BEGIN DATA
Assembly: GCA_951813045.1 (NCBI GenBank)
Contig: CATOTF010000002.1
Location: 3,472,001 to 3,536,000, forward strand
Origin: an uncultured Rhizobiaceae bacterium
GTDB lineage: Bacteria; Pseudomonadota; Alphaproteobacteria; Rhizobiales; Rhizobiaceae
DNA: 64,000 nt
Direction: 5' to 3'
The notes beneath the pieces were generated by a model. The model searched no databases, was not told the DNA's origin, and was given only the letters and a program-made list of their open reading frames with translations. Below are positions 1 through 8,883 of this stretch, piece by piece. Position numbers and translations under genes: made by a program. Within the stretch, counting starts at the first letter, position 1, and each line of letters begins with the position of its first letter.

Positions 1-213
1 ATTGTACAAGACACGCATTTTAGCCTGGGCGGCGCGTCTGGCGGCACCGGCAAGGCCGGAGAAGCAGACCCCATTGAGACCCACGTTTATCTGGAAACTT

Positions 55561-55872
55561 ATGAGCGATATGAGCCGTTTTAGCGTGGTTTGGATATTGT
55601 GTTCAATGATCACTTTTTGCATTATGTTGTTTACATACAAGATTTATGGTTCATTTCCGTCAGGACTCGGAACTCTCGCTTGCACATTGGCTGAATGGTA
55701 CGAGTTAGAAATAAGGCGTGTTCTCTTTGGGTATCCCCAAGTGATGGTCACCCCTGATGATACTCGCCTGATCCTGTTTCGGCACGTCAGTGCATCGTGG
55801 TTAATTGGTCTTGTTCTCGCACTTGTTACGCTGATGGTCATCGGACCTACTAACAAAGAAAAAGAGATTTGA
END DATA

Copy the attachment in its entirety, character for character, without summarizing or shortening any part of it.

Assembly: GCA_951813045.1 (NCBI GenBank)
Contig: CATOTF010000002.1
Location: 3,472,001 to 3,536,000, forward strand
Origin: an uncultured Rhizobiaceae bacterium
GTDB lineage: Bacteria; Pseudomonadota; Alphaproteobacteria; Rhizobiales; Rhizobiaceae
DNA: 64,000 nt
Direction: 5' to 3'
The notes beneath the pieces were generated by a model. The model searched no databases, was not told the DNA's origin, and was given only the letters and a program-made list of their open reading frames with translations. Below are positions 1 through 8,883 of this stretch, piece by piece. Position numbers and translations under genes: made by a program. Within the stretch, counting starts at the first letter, position 1, and each line of letters begins with the position of its first letter.

Positions 1-213
1 ATTGTACAAGACACGCATTTTAGCCTGGGCGGCGCGTCTGGCGGCACCGGCAAGGCCGGAGAAGCAGACCCCATTGAGACCCACGTTTATCTGGAAACTT

Positions 55561-55872
55561 ATGAGCGATATGAGCCGTTTTAGCGTGGTTTGGATATTGT
55601 GTTCAATGATCACTTTTTGCATTATGTTGTTTACATACAAGATTTATGGTTCATTTCCGTCAGGACTCGGAACTCTCGCTTGCACATTGGCTGAATGGTA
55701 CGAGTTAGAAATAAGGCGTGTTCTCTTTGGGTATCCCCAAGTGATGGTCACCCCTGATGATACTCGCCTGATCCTGTTTCGGCACGTCAGTGCATCGTGG
55801 TTAATTGGTCTTGTTCTCGCACTTGTTACGCTGATGGTCATCGGACCTACTAACAAAGAAAAAGAGATTTGA